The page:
How did you come to live in Italy?
I wanted to retire here. I’d always loved Italy. I used to come once a year, then I started coming two or three times a year, exploring the cities and the hinterlands.
Did Italy meet your expectations when you moved?
It’s very different living here to travelling around.
The process of buying a house was big and hefty; there’s a lot of bureaucracy.
Before I got residency I had to produce my passport everywhere, even to pick up a package at the post office. It’s just another world.
But the bureaucracy has a reason and it works very well; I’m very happy about it!
How did you decide on the Euganean Hills in the Veneto region?
I spent a lot of time in the region with my parents; we used to visit Lake Garda every year and I would get on the train and head to Venice, Vicenza and elsewhere.
The Hills are a national park and I was incredibly lucky to get a house here. There are lots of lovely walking trails and canals; the views down the valley are stunning, yet I’m in Padua in less than 20 minutes.
In the Veneto the infrastructure is superb, the trains are always on time.
Were there any big hiccups?
Getting my furniture over from Ireland. Two boxes of crockery and lamps were broken in the process and the movers denied breaking anything. Insurance is phenomenally expensive and it cost thousands to move everything, even uninsured.
When I arrived I signed up to a 36-month phone contract, only to find out the company had no phone signal in my house. It was a complete waste of money!
Did you have any help arranging everything?
Yes, it’s very important to find someone who can give you a hand when you get here. I was recommended a lady to help and she’s done all sorts of things such as arranging rubbish collection from the council, the account with the gas company, etc.
I also found it important to get a lawyer who speaks English who could guarantee having my house contract translated.
Have you been learning Italian?
Yes. I went to night classes in Ireland, but when you get home it all goes out of your head.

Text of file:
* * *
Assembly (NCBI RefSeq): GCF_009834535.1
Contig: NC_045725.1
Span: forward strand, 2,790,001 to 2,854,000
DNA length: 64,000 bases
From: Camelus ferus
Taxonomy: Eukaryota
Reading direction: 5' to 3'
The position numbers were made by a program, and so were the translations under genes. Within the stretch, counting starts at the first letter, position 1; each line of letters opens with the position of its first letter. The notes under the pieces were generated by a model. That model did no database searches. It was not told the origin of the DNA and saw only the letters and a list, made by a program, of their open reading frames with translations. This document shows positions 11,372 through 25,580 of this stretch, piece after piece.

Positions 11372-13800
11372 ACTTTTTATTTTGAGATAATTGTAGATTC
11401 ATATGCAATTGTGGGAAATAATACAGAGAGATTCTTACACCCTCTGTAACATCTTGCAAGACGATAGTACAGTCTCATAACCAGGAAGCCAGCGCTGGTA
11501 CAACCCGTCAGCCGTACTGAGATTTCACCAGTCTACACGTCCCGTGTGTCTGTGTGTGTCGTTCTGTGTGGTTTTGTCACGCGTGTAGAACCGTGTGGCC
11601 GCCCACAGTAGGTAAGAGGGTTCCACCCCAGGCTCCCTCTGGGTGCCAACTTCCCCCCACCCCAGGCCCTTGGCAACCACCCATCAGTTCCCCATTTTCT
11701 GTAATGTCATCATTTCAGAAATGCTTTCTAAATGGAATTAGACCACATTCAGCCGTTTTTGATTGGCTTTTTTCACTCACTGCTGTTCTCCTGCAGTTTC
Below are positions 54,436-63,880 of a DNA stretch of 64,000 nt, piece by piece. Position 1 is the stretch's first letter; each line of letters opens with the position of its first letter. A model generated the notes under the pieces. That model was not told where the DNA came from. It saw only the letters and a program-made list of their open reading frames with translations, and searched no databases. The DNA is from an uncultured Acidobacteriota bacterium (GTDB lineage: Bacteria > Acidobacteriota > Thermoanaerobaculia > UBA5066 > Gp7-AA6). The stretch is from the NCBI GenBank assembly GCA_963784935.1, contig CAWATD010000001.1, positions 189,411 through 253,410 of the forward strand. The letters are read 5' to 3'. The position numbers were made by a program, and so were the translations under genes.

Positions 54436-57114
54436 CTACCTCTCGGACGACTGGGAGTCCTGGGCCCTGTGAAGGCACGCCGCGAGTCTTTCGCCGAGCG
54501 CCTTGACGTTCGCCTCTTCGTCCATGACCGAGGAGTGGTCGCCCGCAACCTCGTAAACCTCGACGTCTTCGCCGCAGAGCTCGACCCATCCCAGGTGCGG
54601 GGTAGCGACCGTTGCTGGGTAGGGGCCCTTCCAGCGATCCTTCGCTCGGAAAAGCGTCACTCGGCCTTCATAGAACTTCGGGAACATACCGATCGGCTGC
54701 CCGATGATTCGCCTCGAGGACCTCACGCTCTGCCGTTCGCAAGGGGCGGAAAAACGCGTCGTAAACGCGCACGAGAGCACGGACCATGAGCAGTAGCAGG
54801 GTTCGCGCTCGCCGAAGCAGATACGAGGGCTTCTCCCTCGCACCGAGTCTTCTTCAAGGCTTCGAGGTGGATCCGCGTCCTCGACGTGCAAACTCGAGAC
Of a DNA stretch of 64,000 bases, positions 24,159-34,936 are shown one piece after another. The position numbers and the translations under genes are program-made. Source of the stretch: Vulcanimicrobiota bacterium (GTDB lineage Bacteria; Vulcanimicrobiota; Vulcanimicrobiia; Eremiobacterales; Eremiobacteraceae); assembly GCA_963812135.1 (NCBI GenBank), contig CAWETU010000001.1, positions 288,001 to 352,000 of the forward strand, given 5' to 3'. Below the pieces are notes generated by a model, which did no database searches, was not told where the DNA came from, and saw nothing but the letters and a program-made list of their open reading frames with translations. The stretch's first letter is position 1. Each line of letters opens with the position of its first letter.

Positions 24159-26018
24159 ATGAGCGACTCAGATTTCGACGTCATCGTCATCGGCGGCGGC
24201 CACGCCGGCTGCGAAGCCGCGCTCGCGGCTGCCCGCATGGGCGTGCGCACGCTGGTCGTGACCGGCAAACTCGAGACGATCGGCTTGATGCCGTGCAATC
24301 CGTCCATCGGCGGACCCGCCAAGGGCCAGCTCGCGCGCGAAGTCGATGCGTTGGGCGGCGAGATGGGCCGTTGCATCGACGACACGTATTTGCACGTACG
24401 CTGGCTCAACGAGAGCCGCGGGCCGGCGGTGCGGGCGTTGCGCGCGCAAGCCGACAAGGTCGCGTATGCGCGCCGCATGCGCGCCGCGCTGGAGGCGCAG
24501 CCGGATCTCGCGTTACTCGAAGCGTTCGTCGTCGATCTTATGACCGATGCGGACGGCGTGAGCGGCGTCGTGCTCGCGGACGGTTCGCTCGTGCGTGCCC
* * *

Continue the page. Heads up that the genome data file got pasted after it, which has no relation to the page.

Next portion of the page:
There’s nothing quite like total emersion, but I’m afraid I’m going to end up speaking Venetian dialect!
How are you getting on with the locals?
I find everyone so kind and friendly, my neighbours have been an incredible help. I’m a woman on my own so they’re keen to help me.
I know everybody now and we had aperitivo together in the summer.
I also love all the little Italian formalities, they’re so sweet. I couldn’t be happier!
How else have you been settling in?
I bought a Fiat 500, it’s so exciting! It’s like a panna cotta on wheels; it’s white with red upholstery.
I’ve never had such a small car before; I’m thrilled with it. I’m living my dream!
How will you be passing the time in Italy?
I’m writing two books. I’m into the final chapters of one, which is an interior design handbook. Then I’ll be writing one about travelling.
What advice do you have for others thinking of buying a property in Italy?
You can’t do enough research. I spent three to four years researching before I bought my house; every night looking at all the properties in all the regions.
Be prepared for a lot of disappointments; I saw at least 80 properties over a three year period.
Write down the things that are most important to you in the property you want.
It depends on your age group. Being on my own and over 60, I needed somewhere convenient with good infrastructure.
If you’re going to get a place on your own you have to think about human contact, particularly if you’re moving to another country. I can sit out in the evening and there are people around; I wouldn’t have that in many places.
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